Paraphrasing, Summary, and Quoting
When using evidence from outside sources to help make your own claims, you will need to decide whether you want to paraphrase, summarize, or directly quote from the original source.
When you paraphrase, you put an author's idea into your own words, using your own sentence structure. Generally, paraphrasese are about the same length as the original text, but they give you the opportunity to organize the information in a way that will help the reader see how it applies to the point you're trying to make. You will want to use paraphrasing when you're trying to capture an author's idea but don't need to repeat his/her exact words. When you paraphrase, be sure to represent the original concept fairly and objectively. When you paraphrase, you need to cite the source using an appropriate citation style (MLA, APA, Chicago, etc.), so that your reader knows that the idea you're paraphrasing comes from somewhere else.
When you summarize, you provide a condensed restatement of an author's main idea(s), using your own words. Since summary is focused only on the important information from a source, it's shorter than the original. Often you may need to summarize an example from an author before you move into specific details or quotes that you want to deal with fully in your own work. When you summarize, you need to cite the source using an appropriate citation style (MLA, APA, Chicago, etc.)
When you quote, you provide the exact words of a source. You must indicate that the words come from elsewhere by placing quotation marks at the beginning and end of the quoted passage. If you need to slightly change the wording of the quote to make it more understandable, use square brackets around any words that you change. When you quote an outside source, you need to cite the source using an appropriate citation style (MLA, APA, Chicago, etc.)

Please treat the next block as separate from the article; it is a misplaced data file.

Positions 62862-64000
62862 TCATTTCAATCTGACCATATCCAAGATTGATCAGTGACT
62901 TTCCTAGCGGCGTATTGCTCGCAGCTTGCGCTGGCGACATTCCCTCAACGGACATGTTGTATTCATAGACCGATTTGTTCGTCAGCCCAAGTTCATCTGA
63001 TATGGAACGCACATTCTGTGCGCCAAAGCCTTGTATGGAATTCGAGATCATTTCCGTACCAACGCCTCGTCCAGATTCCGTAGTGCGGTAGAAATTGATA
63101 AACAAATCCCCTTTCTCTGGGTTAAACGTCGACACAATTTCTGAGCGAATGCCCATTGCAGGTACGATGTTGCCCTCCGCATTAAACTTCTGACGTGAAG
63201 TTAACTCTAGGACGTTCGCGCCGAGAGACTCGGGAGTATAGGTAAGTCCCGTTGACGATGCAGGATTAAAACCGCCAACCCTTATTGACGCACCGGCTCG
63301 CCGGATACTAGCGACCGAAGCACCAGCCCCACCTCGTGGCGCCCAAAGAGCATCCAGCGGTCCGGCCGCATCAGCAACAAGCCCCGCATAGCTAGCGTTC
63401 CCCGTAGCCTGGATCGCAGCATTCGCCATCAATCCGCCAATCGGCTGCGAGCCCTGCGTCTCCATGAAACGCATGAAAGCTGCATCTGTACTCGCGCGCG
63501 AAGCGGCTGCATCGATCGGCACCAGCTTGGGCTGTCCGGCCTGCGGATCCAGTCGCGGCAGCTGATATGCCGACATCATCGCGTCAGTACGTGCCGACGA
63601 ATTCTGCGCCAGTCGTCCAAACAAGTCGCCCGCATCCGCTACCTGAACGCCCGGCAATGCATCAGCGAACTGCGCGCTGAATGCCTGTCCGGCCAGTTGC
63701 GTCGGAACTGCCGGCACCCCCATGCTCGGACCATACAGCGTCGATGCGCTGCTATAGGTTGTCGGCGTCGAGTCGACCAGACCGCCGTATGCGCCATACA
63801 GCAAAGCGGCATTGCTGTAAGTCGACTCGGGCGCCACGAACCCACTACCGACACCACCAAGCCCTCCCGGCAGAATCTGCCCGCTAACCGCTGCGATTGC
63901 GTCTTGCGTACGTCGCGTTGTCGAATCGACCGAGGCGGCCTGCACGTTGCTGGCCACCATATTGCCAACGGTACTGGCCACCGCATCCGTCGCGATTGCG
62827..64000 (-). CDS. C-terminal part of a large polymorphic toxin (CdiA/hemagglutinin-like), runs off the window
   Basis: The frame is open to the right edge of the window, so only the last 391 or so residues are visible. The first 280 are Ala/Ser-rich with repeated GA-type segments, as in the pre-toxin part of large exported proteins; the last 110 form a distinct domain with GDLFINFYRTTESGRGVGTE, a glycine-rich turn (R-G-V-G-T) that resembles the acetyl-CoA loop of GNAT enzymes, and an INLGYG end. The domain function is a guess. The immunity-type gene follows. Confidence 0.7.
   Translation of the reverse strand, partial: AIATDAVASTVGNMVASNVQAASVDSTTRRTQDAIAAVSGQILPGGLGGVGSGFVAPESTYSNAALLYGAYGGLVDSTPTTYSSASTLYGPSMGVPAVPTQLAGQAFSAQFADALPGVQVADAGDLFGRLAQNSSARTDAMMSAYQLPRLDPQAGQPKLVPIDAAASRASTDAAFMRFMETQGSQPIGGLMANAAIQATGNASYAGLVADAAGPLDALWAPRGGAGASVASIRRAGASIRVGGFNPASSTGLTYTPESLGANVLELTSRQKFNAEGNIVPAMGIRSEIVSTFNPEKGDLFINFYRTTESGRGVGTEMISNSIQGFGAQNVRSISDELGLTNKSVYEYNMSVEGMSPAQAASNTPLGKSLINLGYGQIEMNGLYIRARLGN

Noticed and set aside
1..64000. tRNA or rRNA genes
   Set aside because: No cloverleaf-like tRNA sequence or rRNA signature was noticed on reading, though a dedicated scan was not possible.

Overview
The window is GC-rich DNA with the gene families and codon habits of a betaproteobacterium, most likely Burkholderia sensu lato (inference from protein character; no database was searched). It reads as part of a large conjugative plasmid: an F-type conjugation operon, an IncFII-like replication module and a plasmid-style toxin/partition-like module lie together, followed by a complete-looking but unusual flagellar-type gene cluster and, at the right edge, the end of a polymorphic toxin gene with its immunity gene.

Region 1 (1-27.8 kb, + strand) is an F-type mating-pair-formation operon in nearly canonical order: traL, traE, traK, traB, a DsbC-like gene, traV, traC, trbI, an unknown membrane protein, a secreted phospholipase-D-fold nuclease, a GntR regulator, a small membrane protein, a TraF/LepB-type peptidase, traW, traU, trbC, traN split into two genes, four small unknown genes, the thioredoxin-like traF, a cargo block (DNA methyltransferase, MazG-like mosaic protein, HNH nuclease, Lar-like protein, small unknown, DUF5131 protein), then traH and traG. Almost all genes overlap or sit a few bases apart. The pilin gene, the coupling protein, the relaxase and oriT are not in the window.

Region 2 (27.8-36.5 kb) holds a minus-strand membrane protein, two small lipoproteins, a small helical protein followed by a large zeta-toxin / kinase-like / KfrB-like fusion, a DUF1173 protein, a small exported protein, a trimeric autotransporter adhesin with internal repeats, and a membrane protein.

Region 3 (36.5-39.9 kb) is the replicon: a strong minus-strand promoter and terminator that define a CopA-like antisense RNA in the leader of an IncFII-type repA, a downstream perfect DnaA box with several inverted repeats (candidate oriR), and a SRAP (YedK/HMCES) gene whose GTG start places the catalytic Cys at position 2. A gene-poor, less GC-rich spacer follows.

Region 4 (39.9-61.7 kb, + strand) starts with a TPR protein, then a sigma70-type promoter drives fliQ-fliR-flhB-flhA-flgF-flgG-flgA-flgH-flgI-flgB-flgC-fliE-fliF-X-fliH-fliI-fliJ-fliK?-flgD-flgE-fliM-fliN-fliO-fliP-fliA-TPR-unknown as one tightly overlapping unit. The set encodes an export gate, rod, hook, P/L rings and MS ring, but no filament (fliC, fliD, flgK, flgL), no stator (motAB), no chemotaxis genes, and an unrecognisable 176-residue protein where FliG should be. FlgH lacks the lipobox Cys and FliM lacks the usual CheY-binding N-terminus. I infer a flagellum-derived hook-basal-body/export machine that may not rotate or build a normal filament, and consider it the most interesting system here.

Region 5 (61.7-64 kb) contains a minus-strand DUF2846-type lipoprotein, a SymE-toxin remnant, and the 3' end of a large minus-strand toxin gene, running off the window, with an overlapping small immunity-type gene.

How do I choose between paraphrasing and quoting?
In general, much of the evidence that you use from your sources can be paraphrased, especially when you're trying to convey main ideas rather than exact phrases of the authors. When you're borrowing facts or statistics from an outside source, for example, you can often paraphrase the information. Paraphrasing is often easier to work into your own paragraphs, since this method gives you more control over how the ideas are stated and connected.
In contrast, quoting works well when you want to repeat, exactly, a key concept from an authority. Quoting is also a good idea when an author explains a complex relationship so clearly that you feel a paraphrase would be more wordy or confusing than the original. Also, when you choose to quote from a source, there should be a key word or concept in the quote that you intend to use in your analysis, as you work to explain how the quote helps you advance your own argument.
Novice writers often rely too heavily on long sections of quoted material. Rather than inserting lengthy quotations into your writing, read through the source material closely to identify the key claims and concepts. Then, quote only those key ideas and use paraphrasing and summarizing to flesh out the rest of the context that is necessary for those key ideas to be understandable to your readers.